The World of WFM Is Changing

By Maggie Klenke

When workforce management only needs to plan for telephone calls, the processes are straightforward.  Sure, there are challenges in ensuring that the data on call volumes and handle times are reasonably accurate.  But agents are assumed to be essentially interchangeable, and averages can be used with some degree of comfort. Call transfers/overflows from one agent group to another requires a decision about how to track the data for a single transaction in two places.  Differing philosophies on how to count abandoned calls can also be part of the calculations.  But in the end, even a spreadsheet can do the math required to get to a reasonably accurate forecast, albeit a whole lot easier with WFM software.

Skill-based routing came on the scene and added a level of complexity.  Now callers need to be sorted into separate call types and agent skills matched to their needs.  Agents aren’t interchangeable anymore as some have different skills and the level of performance in each skill might vary.  Management might set priorities so that some callers go ahead of other callers, or agents might get some call types ahead of other call types.  Now the straightforward Erlang formula won’t work quite so well.  Computer simulations and complex processes were added to the WFM tools to adjust to these requirements.  Centers were required to track agent performance by skill type and shift personnel around, change priorities, and adjust training plans as customer behaviors evolved.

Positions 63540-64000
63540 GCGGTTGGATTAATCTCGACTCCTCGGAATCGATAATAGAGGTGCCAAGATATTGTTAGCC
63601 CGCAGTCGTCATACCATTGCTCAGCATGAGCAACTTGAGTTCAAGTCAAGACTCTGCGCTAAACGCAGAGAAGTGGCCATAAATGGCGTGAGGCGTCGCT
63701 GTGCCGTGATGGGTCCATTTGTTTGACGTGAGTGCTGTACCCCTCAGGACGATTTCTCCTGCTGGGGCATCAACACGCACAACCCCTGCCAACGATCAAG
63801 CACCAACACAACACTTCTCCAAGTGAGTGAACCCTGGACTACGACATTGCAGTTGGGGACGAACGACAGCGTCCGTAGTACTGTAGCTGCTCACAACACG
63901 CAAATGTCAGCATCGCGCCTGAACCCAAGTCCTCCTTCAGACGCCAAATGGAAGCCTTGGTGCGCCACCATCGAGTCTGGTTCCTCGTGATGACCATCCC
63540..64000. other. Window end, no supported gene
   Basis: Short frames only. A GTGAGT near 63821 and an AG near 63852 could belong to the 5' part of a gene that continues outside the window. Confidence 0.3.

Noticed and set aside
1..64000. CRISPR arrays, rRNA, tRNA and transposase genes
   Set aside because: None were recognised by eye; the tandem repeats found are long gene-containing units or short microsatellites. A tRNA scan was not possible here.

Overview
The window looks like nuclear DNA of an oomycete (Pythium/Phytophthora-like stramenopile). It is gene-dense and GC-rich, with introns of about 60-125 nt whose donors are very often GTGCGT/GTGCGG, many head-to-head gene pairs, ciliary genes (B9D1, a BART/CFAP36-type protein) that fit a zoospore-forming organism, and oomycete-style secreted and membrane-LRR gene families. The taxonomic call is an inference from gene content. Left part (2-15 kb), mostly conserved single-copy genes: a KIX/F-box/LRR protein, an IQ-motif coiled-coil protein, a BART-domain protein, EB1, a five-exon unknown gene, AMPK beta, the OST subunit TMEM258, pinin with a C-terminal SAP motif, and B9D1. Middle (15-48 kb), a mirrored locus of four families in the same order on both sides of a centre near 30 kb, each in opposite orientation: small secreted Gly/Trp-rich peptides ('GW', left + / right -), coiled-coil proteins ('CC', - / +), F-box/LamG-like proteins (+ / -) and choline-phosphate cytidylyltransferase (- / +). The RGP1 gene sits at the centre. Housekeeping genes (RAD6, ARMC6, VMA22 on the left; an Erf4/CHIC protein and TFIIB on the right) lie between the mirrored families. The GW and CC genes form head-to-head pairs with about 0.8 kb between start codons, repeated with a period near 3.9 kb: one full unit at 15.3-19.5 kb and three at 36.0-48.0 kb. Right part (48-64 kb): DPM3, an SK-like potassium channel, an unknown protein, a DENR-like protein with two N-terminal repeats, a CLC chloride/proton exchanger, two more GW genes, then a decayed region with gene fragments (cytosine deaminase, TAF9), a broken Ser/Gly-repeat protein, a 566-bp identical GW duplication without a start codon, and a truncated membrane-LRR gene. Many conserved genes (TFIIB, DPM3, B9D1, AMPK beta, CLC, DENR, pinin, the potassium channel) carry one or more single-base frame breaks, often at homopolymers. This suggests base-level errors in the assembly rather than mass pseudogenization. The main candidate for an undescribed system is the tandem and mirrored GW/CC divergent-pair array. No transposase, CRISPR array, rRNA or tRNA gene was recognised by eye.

In many centers, there is work that needs to be done in addition to answering incoming calls.  Some handle faxes and white mail, others process orders or do other data entry tasks, update knowledge base data, etc.  Scheduling this work is generally done as the incoming call workload permits and it is accounted for as shrinkage in the workforce time available to handle calls.  It can also be done as scheduled blocks of time or even in dedicated teams.

Welcome to the Digital Age

Now we are moving into the next set of challenges with the addition of customer demand work that is not based on phone calls.  Customers are comfortable with email, chat, instant messaging, and a variety of social media tools and expect us to be able to interact with them in which ever medium they choose.  The added complexities of handling all these work types and ensuring agent skills are matched to workload have been raised by an order of magnitude.  Some of the new challenges include:

  • Multiple simultaneous transactions – Agents may be asked to handle more than one chat session at the same time.  This allows them to be more efficient in answering one customer’s query while another customer is typing their response or question.  It is even possible that an agent might be handling a response to an email interspersed with chat interactions.